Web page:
All About Nail Art | Part 1 ~ Brushes & Tools

People have been painting their nails for centuries as a means to accessorize outfits and express themselves. Today is no exception and nail art has become a big part of the nail tech industry and new techniques are always being developed.

With all the different colours and tools available, it is no wonder that nail art has become a hobby for girls and women alike. However, whilst it is true that decals, glequins, fimo canes and a whole lot of other embellishments facilitate nail art, personally, I think that hand-painted nail art gives a sense of satisfaction like no other, both to the client and the nail technician. 

In this first post of this mini series, I will be going through the different brushes and tools you will need for hand-painted nail art.


Brushes are technically the most used tools in nail artistry enabling us to create beautiful detailed work on such a small area as the nail.  You will need different brushes for different techniques but these are the most common brush types.

Detailing brushes are the brushes you are going to need most to create intricate work. If you are a professional nail artist, it is best to invest in some sable Kolinsky brushes rather than the ones that come with the cheaper sets from ebay. A size 0 and a size 1 brush are your best bet and you can find these on ebay, craft stores or artist shops. The Kolinsky brushes will be a bit more expensive because they are made out of natural hairs but they will last you a life-time. If on the other hand you have just begun experimenting with nail art, you can get a set off ebay for like €5 to start with, then upgrade as you go along. Make sure that your brush is not too thick, otherwise, you will not be able to create such intricate details (you can always cut your brush up to the size you want though).

Striping brushes are more adapted to create long, flawless, straight lines. Again, a striping brush made out of natural hair is better over one made out of synthetic hair as the latter ones tend to sort of bend little, hence there is no flexibility to produce a nice, fine line.

A fan brush is going to be your best friend when you want to apply glitter or when you want to clean up any nail art embellishments that didn't adhere to the nail polish underneath such as flocking powder and steel balls. You can also create beautiful gradient effects with a fan brush by painting on multiple colours at once.

Square tipped brushes and slant tipped brushes are most suited for what is known as ons stroke nail art where you use two colours to create life-like paintings on the nails, usually flowers. It is good to have a few different sizes and they don't need to be expensive. Just make sure they are stiff enough.


Dotting tools are great to create small and bigger dots alike to give nail art a more complete look. You can buy a set of like 5 double ended pieces from ebay or online nail art stores such as for a very cheap price.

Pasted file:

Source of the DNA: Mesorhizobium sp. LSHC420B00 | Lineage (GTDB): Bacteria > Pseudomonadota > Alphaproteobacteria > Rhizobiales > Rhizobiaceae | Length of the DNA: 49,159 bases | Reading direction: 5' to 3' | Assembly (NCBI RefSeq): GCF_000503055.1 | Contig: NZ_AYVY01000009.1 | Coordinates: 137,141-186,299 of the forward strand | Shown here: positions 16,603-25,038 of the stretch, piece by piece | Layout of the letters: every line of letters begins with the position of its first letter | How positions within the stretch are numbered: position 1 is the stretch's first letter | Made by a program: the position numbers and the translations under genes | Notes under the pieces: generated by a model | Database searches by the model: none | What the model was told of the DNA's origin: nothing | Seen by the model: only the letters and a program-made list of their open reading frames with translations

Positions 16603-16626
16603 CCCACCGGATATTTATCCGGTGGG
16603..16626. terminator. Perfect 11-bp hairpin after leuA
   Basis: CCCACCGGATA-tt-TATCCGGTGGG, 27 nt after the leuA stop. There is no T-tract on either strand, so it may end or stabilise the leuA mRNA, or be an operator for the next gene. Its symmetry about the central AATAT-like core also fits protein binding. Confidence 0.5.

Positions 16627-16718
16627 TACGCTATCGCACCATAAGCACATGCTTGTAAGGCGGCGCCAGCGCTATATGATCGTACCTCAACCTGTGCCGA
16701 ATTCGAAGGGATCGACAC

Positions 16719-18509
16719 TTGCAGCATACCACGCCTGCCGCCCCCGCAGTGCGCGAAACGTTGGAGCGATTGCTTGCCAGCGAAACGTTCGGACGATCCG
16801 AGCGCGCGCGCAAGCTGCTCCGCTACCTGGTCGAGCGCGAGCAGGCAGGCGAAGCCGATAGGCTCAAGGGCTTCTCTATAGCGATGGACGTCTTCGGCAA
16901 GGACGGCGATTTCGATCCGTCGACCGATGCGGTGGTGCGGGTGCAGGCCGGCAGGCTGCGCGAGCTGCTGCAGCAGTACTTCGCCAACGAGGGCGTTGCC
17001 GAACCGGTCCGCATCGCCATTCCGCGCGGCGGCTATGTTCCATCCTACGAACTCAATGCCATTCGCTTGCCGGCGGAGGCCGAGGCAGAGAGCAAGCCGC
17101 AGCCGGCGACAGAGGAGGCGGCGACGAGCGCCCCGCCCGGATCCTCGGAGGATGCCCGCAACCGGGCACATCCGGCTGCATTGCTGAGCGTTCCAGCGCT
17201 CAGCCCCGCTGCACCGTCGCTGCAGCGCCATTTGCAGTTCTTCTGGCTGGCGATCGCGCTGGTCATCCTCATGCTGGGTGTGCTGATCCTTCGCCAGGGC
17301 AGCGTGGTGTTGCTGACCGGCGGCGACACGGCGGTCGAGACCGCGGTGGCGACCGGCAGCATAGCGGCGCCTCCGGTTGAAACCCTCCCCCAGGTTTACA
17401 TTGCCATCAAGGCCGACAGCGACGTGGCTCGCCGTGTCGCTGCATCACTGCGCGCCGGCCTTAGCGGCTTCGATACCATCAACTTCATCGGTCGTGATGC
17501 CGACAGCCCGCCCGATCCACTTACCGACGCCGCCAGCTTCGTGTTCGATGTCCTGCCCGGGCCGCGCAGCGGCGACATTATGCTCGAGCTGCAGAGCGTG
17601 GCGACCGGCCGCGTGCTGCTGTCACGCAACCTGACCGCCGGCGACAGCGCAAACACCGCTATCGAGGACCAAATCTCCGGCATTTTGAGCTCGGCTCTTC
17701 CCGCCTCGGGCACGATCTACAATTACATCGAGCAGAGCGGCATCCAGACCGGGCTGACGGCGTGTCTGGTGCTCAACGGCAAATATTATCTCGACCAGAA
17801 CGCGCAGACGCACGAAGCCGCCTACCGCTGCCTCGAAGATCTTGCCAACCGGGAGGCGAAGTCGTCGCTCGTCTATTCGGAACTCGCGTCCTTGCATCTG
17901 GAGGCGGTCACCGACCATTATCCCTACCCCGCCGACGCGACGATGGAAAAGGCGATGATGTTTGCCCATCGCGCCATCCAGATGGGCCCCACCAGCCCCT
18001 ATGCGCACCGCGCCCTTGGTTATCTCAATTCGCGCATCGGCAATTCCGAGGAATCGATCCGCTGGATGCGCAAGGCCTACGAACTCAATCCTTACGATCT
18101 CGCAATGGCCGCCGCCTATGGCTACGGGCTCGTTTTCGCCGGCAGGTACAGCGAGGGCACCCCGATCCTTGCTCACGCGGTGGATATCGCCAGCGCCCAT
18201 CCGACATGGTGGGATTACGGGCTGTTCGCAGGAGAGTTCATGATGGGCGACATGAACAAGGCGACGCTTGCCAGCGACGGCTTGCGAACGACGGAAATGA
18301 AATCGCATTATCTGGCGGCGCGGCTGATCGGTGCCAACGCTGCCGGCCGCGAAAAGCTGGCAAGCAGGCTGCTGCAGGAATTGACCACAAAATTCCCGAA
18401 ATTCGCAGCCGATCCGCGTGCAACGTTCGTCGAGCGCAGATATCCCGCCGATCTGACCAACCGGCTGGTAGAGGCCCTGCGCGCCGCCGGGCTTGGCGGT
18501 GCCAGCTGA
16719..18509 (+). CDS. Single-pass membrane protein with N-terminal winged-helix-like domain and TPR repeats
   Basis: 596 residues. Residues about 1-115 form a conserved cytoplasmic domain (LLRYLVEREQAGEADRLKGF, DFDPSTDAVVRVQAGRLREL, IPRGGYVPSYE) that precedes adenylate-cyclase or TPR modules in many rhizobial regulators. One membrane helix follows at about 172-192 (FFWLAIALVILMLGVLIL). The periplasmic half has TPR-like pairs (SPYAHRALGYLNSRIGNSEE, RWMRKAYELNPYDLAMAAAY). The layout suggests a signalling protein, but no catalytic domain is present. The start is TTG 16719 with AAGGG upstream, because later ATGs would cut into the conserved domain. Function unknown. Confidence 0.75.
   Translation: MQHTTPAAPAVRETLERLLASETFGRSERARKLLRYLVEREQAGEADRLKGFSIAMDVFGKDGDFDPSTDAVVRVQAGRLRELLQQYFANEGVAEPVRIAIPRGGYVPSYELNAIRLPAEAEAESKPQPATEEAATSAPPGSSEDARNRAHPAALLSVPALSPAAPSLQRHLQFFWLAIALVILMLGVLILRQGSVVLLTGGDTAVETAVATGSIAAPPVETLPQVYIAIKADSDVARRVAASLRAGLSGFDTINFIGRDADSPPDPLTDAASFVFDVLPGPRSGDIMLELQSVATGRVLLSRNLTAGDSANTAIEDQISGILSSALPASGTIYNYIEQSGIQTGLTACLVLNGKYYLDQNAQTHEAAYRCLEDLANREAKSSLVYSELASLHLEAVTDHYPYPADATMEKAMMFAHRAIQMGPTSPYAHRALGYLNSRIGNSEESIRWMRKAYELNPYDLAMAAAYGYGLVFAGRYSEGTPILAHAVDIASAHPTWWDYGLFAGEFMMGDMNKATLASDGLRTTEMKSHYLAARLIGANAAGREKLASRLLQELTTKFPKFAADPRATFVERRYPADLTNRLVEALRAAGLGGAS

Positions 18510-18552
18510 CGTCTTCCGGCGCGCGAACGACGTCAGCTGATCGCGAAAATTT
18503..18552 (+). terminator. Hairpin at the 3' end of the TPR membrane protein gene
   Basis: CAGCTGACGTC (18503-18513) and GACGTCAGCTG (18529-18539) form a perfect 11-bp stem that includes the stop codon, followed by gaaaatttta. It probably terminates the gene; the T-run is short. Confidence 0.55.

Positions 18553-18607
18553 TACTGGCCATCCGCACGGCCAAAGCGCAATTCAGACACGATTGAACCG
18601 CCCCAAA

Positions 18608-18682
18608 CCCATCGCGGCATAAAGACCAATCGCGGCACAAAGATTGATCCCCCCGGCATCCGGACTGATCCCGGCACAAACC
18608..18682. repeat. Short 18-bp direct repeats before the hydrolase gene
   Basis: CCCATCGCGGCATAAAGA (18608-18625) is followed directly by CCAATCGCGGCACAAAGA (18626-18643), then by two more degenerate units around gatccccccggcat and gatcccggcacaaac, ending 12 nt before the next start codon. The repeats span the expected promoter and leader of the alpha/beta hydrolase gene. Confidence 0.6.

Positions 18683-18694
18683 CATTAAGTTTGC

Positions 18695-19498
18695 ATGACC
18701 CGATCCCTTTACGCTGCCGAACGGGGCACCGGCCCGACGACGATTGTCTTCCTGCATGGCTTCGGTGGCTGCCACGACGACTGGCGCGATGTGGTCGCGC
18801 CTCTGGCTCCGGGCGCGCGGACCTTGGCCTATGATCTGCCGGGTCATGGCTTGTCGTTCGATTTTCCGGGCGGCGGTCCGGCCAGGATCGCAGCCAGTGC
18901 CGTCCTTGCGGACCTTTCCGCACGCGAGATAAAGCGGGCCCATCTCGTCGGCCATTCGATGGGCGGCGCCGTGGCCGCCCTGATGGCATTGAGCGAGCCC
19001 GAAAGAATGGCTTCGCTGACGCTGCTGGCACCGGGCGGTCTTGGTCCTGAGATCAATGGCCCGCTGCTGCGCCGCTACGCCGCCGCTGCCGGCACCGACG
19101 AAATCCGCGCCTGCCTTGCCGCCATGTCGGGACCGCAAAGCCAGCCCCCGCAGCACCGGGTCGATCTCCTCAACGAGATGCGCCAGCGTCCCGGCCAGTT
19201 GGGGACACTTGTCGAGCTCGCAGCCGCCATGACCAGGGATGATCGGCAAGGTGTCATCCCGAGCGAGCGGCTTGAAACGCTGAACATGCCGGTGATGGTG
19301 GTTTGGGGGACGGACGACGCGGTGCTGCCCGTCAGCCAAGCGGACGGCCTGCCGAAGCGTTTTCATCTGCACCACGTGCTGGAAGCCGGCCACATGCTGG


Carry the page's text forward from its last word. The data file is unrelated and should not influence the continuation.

Another useful tool to have is a pair of rhinestone tweezers to make it easier for you to pick up rhinestones and place them wherever you want on your nails.

Lastly, it's good to have a little tray where you can catch nail art embellishments that didn't stick to the polish to transfer them back to their pot.

Cleaning and Storage Care

In order for your tools to last and make sure they give you the best results each time, it is imperative that you clean them thoroughly with some nail polish remover after every use. Take care not to let the remover touch the ferrule as it may damage the glue inside and cause the bristles to shed.

Remember to store brushes with their protective caps on to maintain the bristle shape.  If brushes happen to lose their shape, just wet the brush with a little water and run it a few times over a bar of soap. Shape with your fingers and leave to dry.

Coming up in Part 2 ~ Nail Art Paints

6 comments on "All About Nail Art | Part 1 ~ Brushes & Tools"
  1. with regard to the square tip brushes for micropittura, i find that the stiffer they are the harder it is to paint with them, especially if client has a small nail bed. For me I find that the softer the brush is, the better it works

    1. true Lorraine :) I guess that also depends on the design you want to achieve :)

  2. Hi dear nice blog wana follow each other?

  3. you have mention very nice nail art accessories, I was not aware about this nail colors. Very nice design ..beautiful color.
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  4. Very nice information for nail art tools.. i was not aware about this tools. Thank you for the post.

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